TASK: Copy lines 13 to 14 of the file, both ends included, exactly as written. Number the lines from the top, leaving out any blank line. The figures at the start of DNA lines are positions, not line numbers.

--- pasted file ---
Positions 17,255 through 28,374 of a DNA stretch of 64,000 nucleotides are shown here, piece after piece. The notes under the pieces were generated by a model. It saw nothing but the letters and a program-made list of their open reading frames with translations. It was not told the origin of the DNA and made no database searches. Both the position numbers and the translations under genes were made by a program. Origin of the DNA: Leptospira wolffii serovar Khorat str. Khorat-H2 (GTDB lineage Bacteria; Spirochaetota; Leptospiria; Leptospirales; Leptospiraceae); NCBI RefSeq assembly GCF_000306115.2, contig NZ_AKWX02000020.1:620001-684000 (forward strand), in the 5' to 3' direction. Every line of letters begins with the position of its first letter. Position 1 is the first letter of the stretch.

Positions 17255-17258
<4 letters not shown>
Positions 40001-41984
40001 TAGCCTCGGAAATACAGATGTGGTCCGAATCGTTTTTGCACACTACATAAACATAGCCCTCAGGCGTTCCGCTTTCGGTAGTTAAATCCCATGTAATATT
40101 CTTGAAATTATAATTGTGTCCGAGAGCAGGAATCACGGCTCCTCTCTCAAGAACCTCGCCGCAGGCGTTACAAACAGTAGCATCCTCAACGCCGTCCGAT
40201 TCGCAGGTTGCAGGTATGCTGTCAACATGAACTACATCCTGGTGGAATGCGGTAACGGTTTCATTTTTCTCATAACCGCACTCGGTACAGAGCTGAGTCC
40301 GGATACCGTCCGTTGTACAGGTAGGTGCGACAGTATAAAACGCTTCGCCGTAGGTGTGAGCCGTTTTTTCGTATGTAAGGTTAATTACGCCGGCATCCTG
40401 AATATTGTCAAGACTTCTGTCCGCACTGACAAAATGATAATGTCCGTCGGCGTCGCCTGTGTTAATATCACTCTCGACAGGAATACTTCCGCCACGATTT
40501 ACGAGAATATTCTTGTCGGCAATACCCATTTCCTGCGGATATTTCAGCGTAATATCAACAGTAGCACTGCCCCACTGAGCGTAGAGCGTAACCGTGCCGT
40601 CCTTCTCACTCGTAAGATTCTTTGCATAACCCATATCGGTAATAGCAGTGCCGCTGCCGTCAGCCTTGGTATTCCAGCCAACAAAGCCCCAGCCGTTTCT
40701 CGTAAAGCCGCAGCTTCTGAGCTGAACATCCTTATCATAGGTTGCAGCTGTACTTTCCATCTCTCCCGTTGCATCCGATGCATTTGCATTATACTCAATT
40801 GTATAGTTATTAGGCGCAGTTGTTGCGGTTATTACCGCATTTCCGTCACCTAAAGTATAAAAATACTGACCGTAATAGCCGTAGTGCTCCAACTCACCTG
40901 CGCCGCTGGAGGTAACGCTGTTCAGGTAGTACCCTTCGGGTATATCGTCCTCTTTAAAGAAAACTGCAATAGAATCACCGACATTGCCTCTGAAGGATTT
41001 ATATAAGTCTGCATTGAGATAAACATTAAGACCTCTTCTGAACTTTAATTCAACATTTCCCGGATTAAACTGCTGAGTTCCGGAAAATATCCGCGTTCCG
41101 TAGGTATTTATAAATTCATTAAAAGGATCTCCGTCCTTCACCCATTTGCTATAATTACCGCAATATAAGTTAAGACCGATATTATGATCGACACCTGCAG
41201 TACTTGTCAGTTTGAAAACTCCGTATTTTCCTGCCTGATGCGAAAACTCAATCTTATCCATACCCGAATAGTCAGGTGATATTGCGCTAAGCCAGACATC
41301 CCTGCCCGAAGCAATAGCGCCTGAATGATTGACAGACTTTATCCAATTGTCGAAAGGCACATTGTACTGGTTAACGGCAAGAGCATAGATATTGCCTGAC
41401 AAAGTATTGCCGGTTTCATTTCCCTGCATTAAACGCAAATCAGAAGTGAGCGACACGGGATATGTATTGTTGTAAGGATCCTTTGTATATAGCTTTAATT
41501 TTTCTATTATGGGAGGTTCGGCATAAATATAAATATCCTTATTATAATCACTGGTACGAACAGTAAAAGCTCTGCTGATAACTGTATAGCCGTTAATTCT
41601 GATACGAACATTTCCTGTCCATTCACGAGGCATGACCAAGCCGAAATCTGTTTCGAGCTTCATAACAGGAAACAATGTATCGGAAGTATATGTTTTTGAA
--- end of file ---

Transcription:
40801 GTATAGTTATTAGGCGCAGTTGTTGCGGTTATTACCGCATTTCCGTCACCTAAAGTATAAAAATACTGACCGTAATAGCCGTAGTGCTCCAACTCACCTG
40901 CGCCGCTGGAGGTAACGCTGTTCAGGTAGTACCCTTCGGGTATATCGTCCTCTTTAAAGAAAACTGCAATAGAATCACCGACATTGCCTCTGAAGGATTT